Any baby food ad boasts of its nutritious product filled with vitamins, minerals and a healthy start for your baby’s diet.
Baby food is primarily fruit and vegetable based so it’s just as healthy as homemade, right?
Are Commercial Baby Foods Unhealthy?
According to recent reviews in the UK, Australia and the US, many commercial baby foods aren’t as healthy as we are led to believe.
In fact, some even contain shocking ingredients for babies, such as added sugar, which isn’t something little palates and bodies need. Many even contain vegetable oil which is highly processed and of little to no nutritional value.
Commercial children and toddler foods have long been criticised for their lack of nutrition, high sugar content and sodium levels.
In fact, a lawsuit was filed against Heinz for misleading advertisements about the nutrition in their toddler foods.
Now it seems baby food needs to be watched as well.
What Ingredients Are Being Found In Baby Food?
One review in the US found added sugar and high sodium levels in a number of commercial infant and toddler foods.
Of the 79 mixed grains and fruit baby food reviewed, 41 contained added sugar. Of those, 35 had 35% or more of their calories attributed to sugar.
When they reviewed toddler dinners, they found 72% had high sodium level. They also found 32% of toddler dinners and most cereal bars, fruit products, infant/toddler snacks, juices and baby and toddler desserts contained added sugar.
The nutrition profile of baby and toddler foods in Australia was reviewed and researchers found some items contained added sugars and sodium.
While natural, the amount of fruit based products was also concerning. Fruit is a healthy part of a well-balanced diet, but it can be overconsumed.
Some infant and toddler foods also contain processed oils. While fat is essential for brain development, processed vegetable oils aren’t the healthiest form, especially for infants.
Why Is The Nutrition Content Of Baby Food Important?
In the UK, researchers looked at commercial baby food purees targeted to the youngest of infants, just 4-6 months. Sometimes added ingredients aren’t the only concern, but rather what’s lacking.
They found that while some of the purees had comparable calories, they lack the vitamins, minerals and protein one would find in breastmilk or formula. Meaning they could be used as complementary foods but shouldn’t replace breastmilk and formula in the first year of life.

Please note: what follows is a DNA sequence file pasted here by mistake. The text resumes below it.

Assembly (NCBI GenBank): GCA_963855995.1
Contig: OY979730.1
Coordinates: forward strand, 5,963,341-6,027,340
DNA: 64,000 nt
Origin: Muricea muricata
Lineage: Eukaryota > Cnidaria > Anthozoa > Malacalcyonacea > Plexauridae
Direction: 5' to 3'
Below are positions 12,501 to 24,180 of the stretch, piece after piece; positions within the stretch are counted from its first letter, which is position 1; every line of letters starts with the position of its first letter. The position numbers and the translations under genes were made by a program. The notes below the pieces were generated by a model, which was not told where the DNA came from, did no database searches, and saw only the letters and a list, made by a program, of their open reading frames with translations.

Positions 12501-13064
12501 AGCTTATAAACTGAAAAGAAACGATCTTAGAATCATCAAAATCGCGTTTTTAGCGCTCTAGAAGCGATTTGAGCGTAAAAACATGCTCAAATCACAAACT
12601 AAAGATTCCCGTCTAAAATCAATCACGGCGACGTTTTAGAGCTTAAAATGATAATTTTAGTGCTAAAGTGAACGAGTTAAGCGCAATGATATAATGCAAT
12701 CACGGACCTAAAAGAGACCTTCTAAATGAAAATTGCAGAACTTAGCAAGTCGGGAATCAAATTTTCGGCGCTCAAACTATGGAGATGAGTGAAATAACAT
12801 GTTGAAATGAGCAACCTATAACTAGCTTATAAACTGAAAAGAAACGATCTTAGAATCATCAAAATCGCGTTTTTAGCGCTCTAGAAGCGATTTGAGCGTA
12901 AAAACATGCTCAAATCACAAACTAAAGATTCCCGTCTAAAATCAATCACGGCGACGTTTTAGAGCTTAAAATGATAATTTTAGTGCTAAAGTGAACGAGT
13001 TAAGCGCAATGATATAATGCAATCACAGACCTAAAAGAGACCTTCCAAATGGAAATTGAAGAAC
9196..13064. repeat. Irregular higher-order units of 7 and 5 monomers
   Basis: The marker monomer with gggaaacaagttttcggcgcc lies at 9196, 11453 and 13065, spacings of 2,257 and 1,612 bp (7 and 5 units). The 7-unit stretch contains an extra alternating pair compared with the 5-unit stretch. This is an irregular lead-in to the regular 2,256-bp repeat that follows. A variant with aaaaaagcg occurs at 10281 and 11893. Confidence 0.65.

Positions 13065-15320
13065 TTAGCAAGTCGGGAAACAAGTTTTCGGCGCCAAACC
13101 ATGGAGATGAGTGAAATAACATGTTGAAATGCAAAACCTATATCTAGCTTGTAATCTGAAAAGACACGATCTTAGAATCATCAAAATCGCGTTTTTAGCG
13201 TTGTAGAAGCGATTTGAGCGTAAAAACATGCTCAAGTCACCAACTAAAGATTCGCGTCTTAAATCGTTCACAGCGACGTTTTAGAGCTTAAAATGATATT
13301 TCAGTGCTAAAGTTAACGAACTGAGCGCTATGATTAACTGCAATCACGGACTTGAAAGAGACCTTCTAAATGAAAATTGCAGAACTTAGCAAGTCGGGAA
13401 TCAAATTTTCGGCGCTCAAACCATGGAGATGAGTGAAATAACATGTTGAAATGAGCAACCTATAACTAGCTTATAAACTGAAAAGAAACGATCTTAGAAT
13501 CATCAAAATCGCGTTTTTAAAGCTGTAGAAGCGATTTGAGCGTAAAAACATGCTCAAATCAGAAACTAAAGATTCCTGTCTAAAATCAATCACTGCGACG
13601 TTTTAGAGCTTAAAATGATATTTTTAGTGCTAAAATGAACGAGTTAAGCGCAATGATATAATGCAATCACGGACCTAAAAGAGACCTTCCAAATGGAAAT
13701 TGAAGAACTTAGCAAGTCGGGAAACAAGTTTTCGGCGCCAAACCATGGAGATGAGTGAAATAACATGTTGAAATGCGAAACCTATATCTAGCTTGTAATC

Why is this a concern? Babies grow very quickly in the first year of life. Their brains are developing and a number of bodily systems are maturing.
In addition to adequate caloric intake, babies need a lot of protein, vitamins and minerals for optimal growth and brain development.
Replacing breastmilk or formula with commercial baby foods which don’t contain enough nutrition could be potentially dangerous for their growth and development.
The research did find homemade spoonable baby food to be more nutrient dense. This is likely due to less processing. Homemade baby foods are also typically made free of added sugar and sodium.
Is Added Sugar Really That Concerning?
A lot of parents find themselves trying very hard to get baby food into new eaters. And toddlers? Well they’re certainly known for being picky.
It makes sense then, that some commercial products contain added sugar, and are also fruit based for more sweetness. It’s likely easier to get a baby to consume pureed mango with a bit of carrot than it is to get pureed peas into them.
The problem with added sugar is babies don’t need it, and the calories from sugar can fill them up and end up replacing more nutrient dense sources such as breast milk or formula.
We are also now seeing the effects of several generations becoming heavy sugar consumers. Diabetes and obesity are at epidemic proportions, even among young children.
Exposing children to added sugar right as they’re beginning to eat has the potential to create a preference for added sugar. While breastmilk is sweet, it doesn’t have any of the negative effects that come with added sugar.
Is Added Sugar The Only Way To Get Babies To Eat?
The popularity of commercial baby food since last century has had quite the impact on what we as consumers assume babies need.
During the first year of life, breastmilk or formula is the best source of nutrition. Around 6 months, many infants develop interest in solid foods. For many babies, this is just the start of getting nutrition from solids.
Contrary to what we might see based on advertisements, few babies go from zero solids to suddenly ready for three meals and a few snacks throughout the day. When we aim for that, we find ourselves trying those sweet, packaged and enticing baby and toddler foods in hopes we can get them to eat more.
Many parents find the baby led weaning approach to be helpful in exposing their baby to a variety of tastes without having to push processed purees with added sugar.
Be sure to read Starting Solids For Baby – When Should I Start Solids to learn more about when to start solids and how to introduce healthy eating habits.